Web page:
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As part of a series highlighting the work of young people in addressing the climate crisis, writer Patricia Lane interviews Anishinaabe lawyer, linguist and storyteller Lindsay Borrows.

Author Statement

The 1990s were personally tough for me. I spent the decade immersed in action based on climate catastrophe science, trying, and by all accounts failing, to stem the tide. Hardest of all, death and dementia came to my family.

As my awareness deepened about the growing divide between young and old and rich and poor, grief had become a pretty constant companion. I could choose to go further into the abyss of fear and loss or choose the only thing stronger: love. To choose love is to hope. But I had forgotten how. So I made a resolution — one that could last a year or even a decade if need be. I chose to study hope.

Part of my journey is to seek out promising young people who are contending in evidence-based and impactful ways with the climate crisis and engage them in conversations about hope. I am grateful for Canada’s National Observer’s commitment to solutions journalism, which provides these determined, joyful and, yes, hopeful young people a voice.

Keegitah, the Anishinaabe word for “speaker,” seems an apt choice of name for lawyer, linguist and storyteller Lindsay Borrows. At 32, she has practised law, written a book, introduced hundreds of law students to her people’s world view and legal traditions and is contributing to the revitalization of the Anishinaabe legal system.

Portrait of Anishinaabe lawyer, storyteller and scholar Lindsay Borrows. Photo submitted by Lindsay Borrows

At 32, linguist and storyteller Lindsay Borrows has practised law, written a book, introduced hundreds of law students to her people’s world view and is contributing to the revitalization of the Anishinaabe legal system.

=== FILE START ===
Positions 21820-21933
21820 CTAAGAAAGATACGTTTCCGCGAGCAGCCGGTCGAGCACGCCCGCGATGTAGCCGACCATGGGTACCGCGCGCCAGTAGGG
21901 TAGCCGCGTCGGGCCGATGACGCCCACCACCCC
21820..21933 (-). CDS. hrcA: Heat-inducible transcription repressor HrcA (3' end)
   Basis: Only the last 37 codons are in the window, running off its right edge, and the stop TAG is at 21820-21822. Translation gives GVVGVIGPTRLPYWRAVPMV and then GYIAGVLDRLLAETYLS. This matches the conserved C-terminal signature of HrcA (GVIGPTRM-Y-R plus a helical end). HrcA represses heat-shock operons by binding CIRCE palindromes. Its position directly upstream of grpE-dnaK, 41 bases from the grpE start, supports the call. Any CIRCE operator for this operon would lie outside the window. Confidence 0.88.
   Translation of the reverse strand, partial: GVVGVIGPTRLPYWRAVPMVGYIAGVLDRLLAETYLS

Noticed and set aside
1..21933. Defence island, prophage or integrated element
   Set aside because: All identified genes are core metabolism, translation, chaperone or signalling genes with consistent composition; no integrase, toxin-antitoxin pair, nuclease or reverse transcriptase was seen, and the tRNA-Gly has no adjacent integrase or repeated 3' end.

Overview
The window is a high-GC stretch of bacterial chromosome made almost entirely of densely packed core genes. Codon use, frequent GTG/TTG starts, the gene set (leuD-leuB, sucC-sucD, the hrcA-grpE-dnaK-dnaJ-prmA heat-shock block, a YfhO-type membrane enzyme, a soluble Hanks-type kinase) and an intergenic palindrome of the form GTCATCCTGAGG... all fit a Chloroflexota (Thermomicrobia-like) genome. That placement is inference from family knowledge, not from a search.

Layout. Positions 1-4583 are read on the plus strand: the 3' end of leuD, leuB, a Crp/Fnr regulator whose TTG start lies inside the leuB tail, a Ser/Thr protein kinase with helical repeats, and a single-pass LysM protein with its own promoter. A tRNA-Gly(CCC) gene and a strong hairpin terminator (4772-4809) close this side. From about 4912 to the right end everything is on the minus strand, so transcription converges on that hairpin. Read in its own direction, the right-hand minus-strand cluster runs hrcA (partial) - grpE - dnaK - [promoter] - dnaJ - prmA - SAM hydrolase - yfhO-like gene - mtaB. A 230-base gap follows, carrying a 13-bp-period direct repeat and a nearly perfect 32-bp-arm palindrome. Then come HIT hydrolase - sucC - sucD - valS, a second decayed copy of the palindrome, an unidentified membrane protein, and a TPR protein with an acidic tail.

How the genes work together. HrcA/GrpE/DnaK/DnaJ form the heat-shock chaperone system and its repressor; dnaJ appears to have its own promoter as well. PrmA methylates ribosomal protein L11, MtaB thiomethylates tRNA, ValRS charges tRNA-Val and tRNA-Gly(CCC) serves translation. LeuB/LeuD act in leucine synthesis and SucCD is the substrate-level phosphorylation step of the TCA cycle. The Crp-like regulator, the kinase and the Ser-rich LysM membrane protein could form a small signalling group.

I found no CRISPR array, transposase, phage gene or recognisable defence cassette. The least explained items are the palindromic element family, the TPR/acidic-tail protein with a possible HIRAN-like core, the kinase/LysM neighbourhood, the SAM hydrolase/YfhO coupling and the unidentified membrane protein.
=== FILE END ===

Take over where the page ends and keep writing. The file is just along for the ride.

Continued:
Lindsay Borrows, Anishinaabe lawyer, storyteller and scholar

Can you tell us about your current work and why it matters?

My work through the University of Victoria’s Indigenous law research unit is focused on partnering with Indigenous communities interested in revitalizing their own legal traditions. I’m inspired by the love people have for their homelands and waters, and the sophisticated steps they take to ensure future generations will enjoy and benefit from a healthy home. Supporting the work of Indigenous Peoples to make their own decisions over our territories is an essential step in building and maintaining reconciliation.

Tell us about your book.

Otter's Journey through Indigenous Language and Law follows Otter, my dodem, or clan, relation, in her travels from Anishinaabe homelands across Inuit, Māori, Coast Salish and Abenaki territories as they re-emerge from colonial suppression. Through her interactions with people from parallel cultures, Otter teaches us about the ways Indigenous languages and the laws they reveal help form guiding principles for our lives today.

Can you give us an example?

Anishinaabe means “good being.” We can look to our ecosystems to learn how to reach that state. Take the maple tree, for example. It gives sap freely to bring us energy and sweetness in early spring, provides shade in the hot summer, beauty and soil enrichment from its leaves in the fall and firewood in the winter. Yet it asks very little in return.